Volatility returned in force in the first quarter of 2018 and both stock and bonds posted negative returns, making for a challenging quarter for investors
Investors are watching for signs of inflation as unemployment hits new cycle lows
Economic indicators and corporate earnings remain strong, supported by a still accommodative environment and tax cuts
The resurgence in market volatility in the first quarter of 2018 had many investors turning the calendar on March 31st with trepidation. Returns in the fixed income and equity markets for the first three months of the year were modestly lower but the “roller coaster ride” that led to those returns strained investors. It is a fairly infrequent occurrence to have both bonds and stocks produce negative returns for a full quarter. It is also not often, especially over the last two years, that investors must endure a gain or loss of one percent on almost 30 percent of the trading days in a quarter. However, it appears as though the extreme volatility has subsided (for the time being) and the current market environment of positive domestic economic data remains steady.
The initial report of real GDP for 1Q showed an increase of 2.3 percent after climbing 2.9 percent in the prior quarter. A separate Labor Department report showed that employment costs rose more than expected in the first quarter and private wages had the biggest annual gain since 2008. Consumer spending, the biggest component of the economy, increased 1.1 percent, matching estimates and marking the smallest gain since 2013.
Corporate earnings have far exceeded expectations in the first reporting period since the passage of the Tax Cuts and Jobs Act. Almost 450 of the reporting companies in the S&P 500 index have released 1st quarter 2018 earnings. Of those, 81 have surprised to the upside on an earnings-per-share basis with approximately 86 percent reporting positive growth. The overall average earnings growth rate was 23.5 percent with energy, information technology and financials the top performing sectors.
The employment picture continues to steadily improve. The jobless rate fell to 3.9 percent from 4.1 percent a month earlier. Employers added a total of 164,000 jobs and have created an average 200,000 jobs a month this year, up from last year’s average gain of 182,000. The most recent employment report also showed average hourly pay has grown by 2.6 percent over the past year. The labor force contracted month over month but has grown by 1.3 million from a year earlier. Market participants continue to watch for signs of wage pressures that could drive inflation as unemployment has now reached its lowest level since 2000.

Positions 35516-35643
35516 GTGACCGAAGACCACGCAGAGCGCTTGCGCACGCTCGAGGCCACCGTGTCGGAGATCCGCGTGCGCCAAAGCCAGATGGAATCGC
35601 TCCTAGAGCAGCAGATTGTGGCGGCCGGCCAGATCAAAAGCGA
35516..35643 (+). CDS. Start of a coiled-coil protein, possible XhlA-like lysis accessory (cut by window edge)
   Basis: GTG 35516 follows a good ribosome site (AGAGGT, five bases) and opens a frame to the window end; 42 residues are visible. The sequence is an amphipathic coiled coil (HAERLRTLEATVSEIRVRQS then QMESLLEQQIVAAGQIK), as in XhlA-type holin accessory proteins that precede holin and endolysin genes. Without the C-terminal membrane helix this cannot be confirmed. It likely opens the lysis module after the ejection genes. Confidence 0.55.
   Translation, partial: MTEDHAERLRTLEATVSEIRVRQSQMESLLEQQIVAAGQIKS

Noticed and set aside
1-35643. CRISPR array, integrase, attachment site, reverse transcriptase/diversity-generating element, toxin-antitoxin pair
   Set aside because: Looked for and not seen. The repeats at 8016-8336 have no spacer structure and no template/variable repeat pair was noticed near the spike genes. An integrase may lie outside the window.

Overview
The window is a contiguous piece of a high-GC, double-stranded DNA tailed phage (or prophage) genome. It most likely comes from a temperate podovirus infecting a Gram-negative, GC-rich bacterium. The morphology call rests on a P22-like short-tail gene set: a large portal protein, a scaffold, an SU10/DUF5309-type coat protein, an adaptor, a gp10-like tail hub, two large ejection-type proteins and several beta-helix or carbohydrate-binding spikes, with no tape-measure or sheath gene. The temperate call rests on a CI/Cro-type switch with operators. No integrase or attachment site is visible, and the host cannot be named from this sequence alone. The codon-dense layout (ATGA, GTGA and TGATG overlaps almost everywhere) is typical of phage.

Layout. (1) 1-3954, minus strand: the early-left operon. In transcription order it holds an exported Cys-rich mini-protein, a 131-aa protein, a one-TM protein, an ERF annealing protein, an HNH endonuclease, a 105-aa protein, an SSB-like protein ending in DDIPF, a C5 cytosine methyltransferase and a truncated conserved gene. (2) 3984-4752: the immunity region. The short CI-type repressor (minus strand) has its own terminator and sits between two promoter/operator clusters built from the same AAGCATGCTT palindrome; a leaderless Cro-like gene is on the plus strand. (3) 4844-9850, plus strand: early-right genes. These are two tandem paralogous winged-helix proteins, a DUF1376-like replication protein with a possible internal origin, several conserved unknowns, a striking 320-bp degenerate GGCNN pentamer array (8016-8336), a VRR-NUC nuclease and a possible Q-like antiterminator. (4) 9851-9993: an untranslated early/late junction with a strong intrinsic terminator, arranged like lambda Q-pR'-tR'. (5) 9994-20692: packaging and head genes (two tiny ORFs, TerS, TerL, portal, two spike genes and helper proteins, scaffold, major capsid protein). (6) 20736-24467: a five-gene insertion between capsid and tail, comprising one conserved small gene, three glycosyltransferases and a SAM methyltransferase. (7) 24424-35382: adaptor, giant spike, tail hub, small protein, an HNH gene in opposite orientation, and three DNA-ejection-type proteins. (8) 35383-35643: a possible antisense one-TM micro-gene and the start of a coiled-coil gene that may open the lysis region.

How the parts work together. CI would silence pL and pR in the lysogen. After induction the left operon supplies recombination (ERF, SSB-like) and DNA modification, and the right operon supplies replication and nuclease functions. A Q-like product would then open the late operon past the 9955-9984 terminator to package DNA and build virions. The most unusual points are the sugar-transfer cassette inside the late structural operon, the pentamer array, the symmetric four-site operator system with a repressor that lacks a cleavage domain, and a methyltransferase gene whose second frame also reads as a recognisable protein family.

To that point, inflation has moved above “trend” as of late. The employment cost index, a part of the GDP report which includes wages and benefits, rose 0.8 percent from the previous quarter. Despite a softer-than-expected monthly increase, April headline CPI edged up to 2.5 percent while core CPI held steady at 2.1 percent. Meanwhile, a key inflation gauge watched by the Federal Reserve, core PCE, rose at the fastest pace in more than a year. Both headline and core PCE inflation matched consensus expectations. Over the last 12 months, core PCE accelerated to 1.9 percent. The uptick largely reflected base effects as a monthly decline last March fell out of the equation. Still, the measure is now on track to hit the Fed’s 2 percent target supporting continued rate hikes going forward.
Heading towards fiscal year-end, like Charles Dickens, we might conclude “that it was the best of times and the worst of times.” The first half of the fiscal year 2018 treated investors to excess returns in a surprisingly low volatility environment while the second half, so far, has made any incremental portfolio gains a test of will. However, as investors reassess the risk profile of the overall portfolio, it is important to recognize that the accommodative policies put in place during the crisis, along with the Tax Cuts and Jobs Act have laid a foundation for stronger domestic economic growth that will likely play out for the remainder of 2018. As a result, we believe that there are still good, if not best of, times remaining for 2018.